I have a 4006 switch with 2 modules. One is a gigabit module on slot 2 and the other is an in-line power module (10/100) on slot 6.
I got all my servers connected to the gigabit module. When I do a show port 2 I found out that some of the servers flow control operation disagree.
Most of the servers have gigabit NIC. When we transfer data from a gigabit server to another gigabit server, we found out that it is not operating to it's desired level. The transfer rate doesnt exceed 150Mbps which indicates that it is still operating on 100 Mbps.
Is this because of that disagree on that flowcontrol or is there some settings that we need to configure on the server NIC's and the switch port ?
Please I need your help so that we can fully utilise this gigabit switch
Your transfer rate can't get to 150Mb/s if the port is 100Mb/s
You may find that the server is just not simply capable of 1000Mb/s.
Is this a 10/100/1000Mbs blade? If it's only 1Gb/s blade you won't even get a connection.
Have you tried swapping NICs, have you tried swapping switch ports
Perhaps you could test a pair of your 'gigabit' servers back to back, with no switch involved. Then you could get some idea of what the servers are capable of, and if the switch is actually degrading their performance. My guess is that the servers cannot move data that fast. Just because a machine has a 1000Mbps NIC and is connected to a 1000Mbps switch you cannot nessesarily expect 1000Mbps throughput.
If you want to have some fun, google for a thing called QCheck. It is an end-to-end bandwidth tester software thing, and it seems capable of sourcing/sinking data at a very high rate. This might help you verify the data handling ability of the switch.
Is it a copper Gigabit module, or a fiber one?
I don't know about the copper ones first-hand, but the fiber GBIC ones have either 6 or 18 GBIC slots, and different performance capabilities. The 6-port one is for switch-to-switch and small server farms, and is wire-speed; the 18-port one generally for medium-sized server farms, and is oversubscribed on bandwidth. It allows many Gigabit server connections (up to 16) to share a lesser amount of switch backplane bandwidth (8Gbps I think). I have heard stories of customers who were sold 18-port modules when they should have purchased three 6-port modules for performance reasons.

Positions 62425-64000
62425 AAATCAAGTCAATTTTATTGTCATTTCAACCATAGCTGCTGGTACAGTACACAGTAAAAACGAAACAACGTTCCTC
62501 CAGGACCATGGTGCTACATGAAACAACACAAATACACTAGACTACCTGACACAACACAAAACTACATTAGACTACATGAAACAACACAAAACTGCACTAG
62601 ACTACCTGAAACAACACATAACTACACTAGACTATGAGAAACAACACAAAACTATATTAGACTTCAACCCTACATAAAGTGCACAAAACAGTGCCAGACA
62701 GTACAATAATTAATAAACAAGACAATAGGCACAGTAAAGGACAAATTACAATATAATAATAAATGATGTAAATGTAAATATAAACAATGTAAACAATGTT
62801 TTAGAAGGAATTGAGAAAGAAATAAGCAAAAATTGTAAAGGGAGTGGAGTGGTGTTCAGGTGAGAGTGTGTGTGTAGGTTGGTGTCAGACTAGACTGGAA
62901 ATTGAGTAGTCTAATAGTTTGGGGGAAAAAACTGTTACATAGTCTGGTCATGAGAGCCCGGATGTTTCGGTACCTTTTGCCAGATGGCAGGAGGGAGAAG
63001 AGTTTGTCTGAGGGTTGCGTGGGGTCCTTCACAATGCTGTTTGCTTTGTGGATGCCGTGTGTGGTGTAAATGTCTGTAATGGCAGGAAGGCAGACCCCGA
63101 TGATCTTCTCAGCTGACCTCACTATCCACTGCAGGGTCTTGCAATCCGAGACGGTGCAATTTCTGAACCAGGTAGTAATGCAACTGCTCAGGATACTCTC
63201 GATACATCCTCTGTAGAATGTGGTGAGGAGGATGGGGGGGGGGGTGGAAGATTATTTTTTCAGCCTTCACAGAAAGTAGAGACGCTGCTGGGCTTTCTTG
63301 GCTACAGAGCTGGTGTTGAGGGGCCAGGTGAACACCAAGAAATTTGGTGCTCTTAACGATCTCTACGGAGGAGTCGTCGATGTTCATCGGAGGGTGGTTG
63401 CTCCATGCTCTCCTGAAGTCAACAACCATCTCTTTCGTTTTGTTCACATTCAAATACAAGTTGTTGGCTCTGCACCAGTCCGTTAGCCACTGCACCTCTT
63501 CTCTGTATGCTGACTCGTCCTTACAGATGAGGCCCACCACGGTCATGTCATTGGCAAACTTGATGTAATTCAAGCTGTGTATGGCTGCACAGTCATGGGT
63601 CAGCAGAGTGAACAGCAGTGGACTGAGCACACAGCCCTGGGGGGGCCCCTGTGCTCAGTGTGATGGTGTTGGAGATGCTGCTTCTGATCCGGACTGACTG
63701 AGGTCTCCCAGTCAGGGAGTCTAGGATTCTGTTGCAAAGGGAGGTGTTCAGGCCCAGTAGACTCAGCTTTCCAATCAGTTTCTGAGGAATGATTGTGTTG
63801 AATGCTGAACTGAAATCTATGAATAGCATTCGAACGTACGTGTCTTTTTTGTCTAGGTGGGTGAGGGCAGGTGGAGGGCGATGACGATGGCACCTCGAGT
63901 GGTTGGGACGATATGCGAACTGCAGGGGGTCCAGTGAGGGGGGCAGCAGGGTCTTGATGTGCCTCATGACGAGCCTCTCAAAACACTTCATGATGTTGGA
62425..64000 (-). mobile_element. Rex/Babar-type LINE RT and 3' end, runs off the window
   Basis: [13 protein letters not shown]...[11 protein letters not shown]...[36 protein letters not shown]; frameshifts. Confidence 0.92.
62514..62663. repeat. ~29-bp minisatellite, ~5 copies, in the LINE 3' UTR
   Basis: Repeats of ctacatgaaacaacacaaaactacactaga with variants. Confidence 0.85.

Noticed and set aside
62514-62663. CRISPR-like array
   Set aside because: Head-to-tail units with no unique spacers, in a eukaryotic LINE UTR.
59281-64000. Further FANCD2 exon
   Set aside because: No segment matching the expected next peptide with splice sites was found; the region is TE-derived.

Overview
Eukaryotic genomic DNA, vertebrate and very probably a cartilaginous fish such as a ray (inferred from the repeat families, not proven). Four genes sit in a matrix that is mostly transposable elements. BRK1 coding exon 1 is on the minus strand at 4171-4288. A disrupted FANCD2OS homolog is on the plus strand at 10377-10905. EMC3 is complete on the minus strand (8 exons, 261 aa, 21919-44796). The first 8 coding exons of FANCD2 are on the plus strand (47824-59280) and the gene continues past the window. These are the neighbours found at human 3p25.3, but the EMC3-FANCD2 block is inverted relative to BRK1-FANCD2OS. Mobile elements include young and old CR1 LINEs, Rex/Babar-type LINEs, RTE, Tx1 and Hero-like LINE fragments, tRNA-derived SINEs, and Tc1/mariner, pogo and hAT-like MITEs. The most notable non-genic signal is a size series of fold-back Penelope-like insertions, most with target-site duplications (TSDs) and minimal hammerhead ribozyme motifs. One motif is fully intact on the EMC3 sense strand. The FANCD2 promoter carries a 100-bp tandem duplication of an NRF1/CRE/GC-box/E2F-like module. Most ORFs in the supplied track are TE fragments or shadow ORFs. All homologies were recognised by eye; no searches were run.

Back-to-back testing would certainly indicate whether the problem is the switch, or a limitation of what the servers can do.
Make sure you're using the latest LAN drivers on the server's NICs, too, for best performance.
If they are copper server connections, you should be able to manually set the cards and the switch ports for optimum performance. Make sure your copper patch cables are true Category 5 or better, and that all eight strands connect straight through. Gigabit Ethernet over UTP requires all four pairs of wires; Fast Ethernet and 10BASE-T Ethernet only need two pairs. If your patch cables were made by hand and only terminated pins 1,2,3 and 6, then on a 10/100/1000 autodetect port the best speed you will get is 100.
Thanks for all your reply's. It is a copper Gigabit module - 1000BaseX Supervisor,WS-X4013.Yes we did try a back to back conection and the result is the same as it is connected via the 4006 switch. So I think it is to do with the server NIC's and not the switch.
Also we are using CAT 6 patch structured cabling and patch leads so I think there will be no issue of the cables for this case.
Can somebody advice me on the settings of the switch gigabit ports and the Server gigabit NIC's for optimum performance ? At the moment everything is set to auto from the switch end and the only thing that we change for the gigabit servers is enable FLOW CONTROL to AUTO on the Gigabit NIC's. Apart from the FLow Control on the NIC, Speed/Duplex are set to auto with the rest of the setting set to the default.
This is a similar problem face with my company since last year and hasn't solve completely.
Some information came to me that the problem came from W2K or Wxp. Some information said that this is coming from TCP mechanism in gigabit
I try to do the same thing by change the network card with some network card brand, 100Mbps/GigabitEthernet/Gigabit optic still same.
The throughput of network card can't more than 10% for this kind of connection.
Try to make peer to peer connection event we try to change the PC hardware > same.
Maybe it is not relating to cisco itself since you also try with peer to peer.
Some improvement things:
limiting the service in the server. More service means more slower you network connection.
Make sure that hardware and memory is big enough and capable to handle gbic nic.
If your server is domain controller, so I advise to look to microsoft tech support.
here the last information I can share. Perhaps can give you more information.
Also I think disabling NetBIOS over TCP/IP would help. Right-click NIC in Windows, Properties. Properties on TCP/IP -> Advanced, tab WINS.
Yes, you are right - NetBIOS can cause the network very slow. However, from my trial. I only use TCP/IP